7. Thanks to the diversity and inclusion teams across the College, for the first time, we saw minority engineering students’ graduation rate exceed the aggregate average, as we re-dedicated the NSBE Key and recognized two major gifts to grow the minority engineering boot camp. This spring, Purdue Engineering graduated the largest number of women engineers, as we celebrated the 50th anniversary of the nation’s first Women in Engineering Program. Talent pipeline and community for Hispanic and first-generation students have also become a focus point.

8. Thanks to Global Engineering teams, we saw a major increase in engagement with diverse regions of the world, especially Europe and Taiwan. The naming of the Shah Family Global Innovation Lab further enables global development. And the $70M USAID award, the largest single award to the College, provides a pivotal moment in the global impact of Purdue Engineering in developing countries.

9. Thanks to the teams on faculty and staff affairs, we launched the Staff Initiated Transformation 2.0 to reward and support staff colleagues across the College. While continuing the many programs on faculty development from last year, we also completed a thorough update of the promotion and tenure document to emphasize impact and de-prioritize “bean-counting.” Faculty award nominations and retention efforts have produced strong results.

10. Thanks to the communications and events teams, the past year has also been a record-setting year in the visibility of Purdue Engineering, with two recent articles generating over 280 million impressions. Incredible speakers for the Ideas Festival and Engineering 2169 series were highlights of the Purdue 150th Anniversary. New publicity material and communication channels were deployed, including the blog site Purdue Engineering Review https://medium.com/purdue-engineering “Engineering + X” and “Speak Engineering” have become two themes in our thought leadership in the country.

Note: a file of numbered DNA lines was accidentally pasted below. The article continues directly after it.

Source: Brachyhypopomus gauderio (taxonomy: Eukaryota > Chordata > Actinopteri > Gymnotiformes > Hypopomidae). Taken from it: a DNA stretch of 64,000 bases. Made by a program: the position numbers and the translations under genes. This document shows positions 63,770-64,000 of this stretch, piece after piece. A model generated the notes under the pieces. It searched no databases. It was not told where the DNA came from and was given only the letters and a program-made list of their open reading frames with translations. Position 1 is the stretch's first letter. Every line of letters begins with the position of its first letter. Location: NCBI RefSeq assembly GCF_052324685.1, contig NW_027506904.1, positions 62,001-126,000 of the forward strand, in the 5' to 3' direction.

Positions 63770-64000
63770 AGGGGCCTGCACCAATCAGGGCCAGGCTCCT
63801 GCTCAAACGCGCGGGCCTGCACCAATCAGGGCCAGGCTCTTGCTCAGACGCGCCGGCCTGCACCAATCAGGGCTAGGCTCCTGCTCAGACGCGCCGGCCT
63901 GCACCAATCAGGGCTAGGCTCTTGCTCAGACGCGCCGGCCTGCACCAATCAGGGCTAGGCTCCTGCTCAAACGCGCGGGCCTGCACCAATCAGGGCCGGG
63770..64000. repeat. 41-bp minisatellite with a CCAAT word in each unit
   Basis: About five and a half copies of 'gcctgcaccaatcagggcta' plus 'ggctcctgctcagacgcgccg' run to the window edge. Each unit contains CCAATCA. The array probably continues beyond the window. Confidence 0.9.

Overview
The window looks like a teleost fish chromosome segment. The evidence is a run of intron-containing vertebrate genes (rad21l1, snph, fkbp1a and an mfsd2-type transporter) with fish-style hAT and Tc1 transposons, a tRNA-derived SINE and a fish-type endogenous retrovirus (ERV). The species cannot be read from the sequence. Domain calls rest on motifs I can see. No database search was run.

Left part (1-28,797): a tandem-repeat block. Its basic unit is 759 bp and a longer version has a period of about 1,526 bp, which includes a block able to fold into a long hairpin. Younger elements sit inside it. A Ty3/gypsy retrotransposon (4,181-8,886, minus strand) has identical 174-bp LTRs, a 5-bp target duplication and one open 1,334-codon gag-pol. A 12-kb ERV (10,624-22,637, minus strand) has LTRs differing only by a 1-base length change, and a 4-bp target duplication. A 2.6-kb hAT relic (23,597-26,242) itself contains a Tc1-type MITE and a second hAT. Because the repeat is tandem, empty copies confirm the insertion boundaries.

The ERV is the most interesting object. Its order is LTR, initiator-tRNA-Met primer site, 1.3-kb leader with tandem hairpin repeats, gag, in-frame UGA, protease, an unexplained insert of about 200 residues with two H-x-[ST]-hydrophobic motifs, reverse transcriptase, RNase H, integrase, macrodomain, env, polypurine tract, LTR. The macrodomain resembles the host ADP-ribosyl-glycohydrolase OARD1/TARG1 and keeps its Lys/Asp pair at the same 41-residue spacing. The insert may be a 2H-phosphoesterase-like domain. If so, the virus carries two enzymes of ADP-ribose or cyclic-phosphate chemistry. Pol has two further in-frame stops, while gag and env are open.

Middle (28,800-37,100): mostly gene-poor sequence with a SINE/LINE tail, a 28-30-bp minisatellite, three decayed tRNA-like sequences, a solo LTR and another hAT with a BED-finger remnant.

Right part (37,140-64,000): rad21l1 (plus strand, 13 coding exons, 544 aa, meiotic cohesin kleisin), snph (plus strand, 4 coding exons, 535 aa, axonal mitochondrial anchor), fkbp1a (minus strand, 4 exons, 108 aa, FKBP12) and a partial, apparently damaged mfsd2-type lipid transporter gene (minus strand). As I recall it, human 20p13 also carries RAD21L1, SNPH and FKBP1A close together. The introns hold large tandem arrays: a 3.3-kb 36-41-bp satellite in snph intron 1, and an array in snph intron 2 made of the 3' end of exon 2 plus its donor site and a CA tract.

Recently, we welcomed new Headship in multiple Schools and several new Associate Deans, and thanked the contributions by their predecessors. With every day's hard work by each student, staff and faculty, we are excited to embark on the new FY of 2019-20, with "Purdue Engineering Initiatives" to position us as the best in the world at the virtual-physical engineering interface, with comprehensive undergraduate curriculum revamp in AAE, ECE, IE and ME as well as the intensifying growth of opportunities in GRIP (global, research, industry co-op and student projects), with the launch of virtual lab pilots and innovation in online affordable degrees, with concerted effort in faculty recruiting and retention, and with global alumni engagement during the Purdue 150th finale this October and College of Engineering 120th in 2020.

Boiler up, with all the small steps and giant leaps!

Mung

Mung Chiang
John A. Edwardson Dean of the College of Engineering
Purdue University